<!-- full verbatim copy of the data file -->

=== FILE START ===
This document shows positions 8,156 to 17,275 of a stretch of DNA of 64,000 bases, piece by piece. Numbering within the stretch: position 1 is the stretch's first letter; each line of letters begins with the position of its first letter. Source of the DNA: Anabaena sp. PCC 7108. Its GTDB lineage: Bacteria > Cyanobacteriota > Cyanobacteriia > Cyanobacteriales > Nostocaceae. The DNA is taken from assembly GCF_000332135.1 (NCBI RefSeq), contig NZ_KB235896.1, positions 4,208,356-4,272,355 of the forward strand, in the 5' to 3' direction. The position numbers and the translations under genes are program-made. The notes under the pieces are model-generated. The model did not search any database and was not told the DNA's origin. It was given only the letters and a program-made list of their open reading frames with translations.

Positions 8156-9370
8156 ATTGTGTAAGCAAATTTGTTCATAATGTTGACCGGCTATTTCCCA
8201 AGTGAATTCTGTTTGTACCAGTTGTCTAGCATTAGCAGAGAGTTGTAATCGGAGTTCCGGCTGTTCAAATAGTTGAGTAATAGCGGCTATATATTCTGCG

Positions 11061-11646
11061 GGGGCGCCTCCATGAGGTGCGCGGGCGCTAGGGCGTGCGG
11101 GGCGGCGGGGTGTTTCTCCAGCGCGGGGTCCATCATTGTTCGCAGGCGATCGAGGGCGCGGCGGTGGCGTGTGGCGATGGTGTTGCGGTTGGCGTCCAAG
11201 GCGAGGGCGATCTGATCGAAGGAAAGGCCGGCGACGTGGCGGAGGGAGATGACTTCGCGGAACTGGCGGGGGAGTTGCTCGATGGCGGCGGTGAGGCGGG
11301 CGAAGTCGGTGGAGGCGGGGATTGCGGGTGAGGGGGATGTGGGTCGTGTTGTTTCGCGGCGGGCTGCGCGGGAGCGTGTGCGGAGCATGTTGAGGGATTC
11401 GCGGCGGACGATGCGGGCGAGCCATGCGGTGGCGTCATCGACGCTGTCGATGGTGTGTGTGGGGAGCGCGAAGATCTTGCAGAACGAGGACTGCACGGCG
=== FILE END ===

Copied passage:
This document shows positions 8,156 to 17,275 of a stretch of DNA of 64,000 bases, piece by piece. Numbering within the stretch: position 1 is the stretch's first letter; each line of letters begins with the position of its first letter. Source of the DNA: Anabaena sp. PCC 7108. Its GTDB lineage: Bacteria > Cyanobacteriota > Cyanobacteriia > Cyanobacteriales > Nostocaceae. The DNA is taken from assembly GCF_000332135.1 (NCBI RefSeq), contig NZ_KB235896.1, positions 4,208,356-4,272,355 of the forward strand, in the 5' to 3' direction. The position numbers and the translations under genes are program-made. The notes under the pieces are model-generated. The model did not search any database and was not told the DNA's origin. It was given only the letters and a program-made list of their open reading frames with translations.

Positions 8156-9370
8156 ATTGTGTAAGCAAATTTGTTCATAATGTTGACCGGCTATTTCCCA
8201 AGTGAATTCTGTTTGTACCAGTTGTCTAGCATTAGCAGAGAGTTGTAATCGGAGTTCCGGCTGTTCAAATAGTTGAGTAATAGCGGCTATATATTCTGCG

Positions 11061-11646
11061 GGGGCGCCTCCATGAGGTGCGCGGGCGCTAGGGCGTGCGG
11101 GGCGGCGGGGTGTTTCTCCAGCGCGGGGTCCATCATTGTTCGCAGGCGATCGAGGGCGCGGCGGTGGCGTGTGGCGATGGTGTTGCGGTTGGCGTCCAAG
11201 GCGAGGGCGATCTGATCGAAGGAAAGGCCGGCGACGTGGCGGAGGGAGATGACTTCGCGGAACTGGCGGGGGAGTTGCTCGATGGCGGCGGTGAGGCGGG
11301 CGAAGTCGGTGGAGGCGGGGATTGCGGGTGAGGGGGATGTGGGTCGTGTTGTTTCGCGGCGGGCTGCGCGGGAGCGTGTGCGGAGCATGTTGAGGGATTC
11401 GCGGCGGACGATGCGGGCGAGCCATGCGGTGGCGTCATCGACGCTGTCGATGGTGTGTGTGGGGAGCGCGAAGATCTTGCAGAACGAGGACTGCACGGCG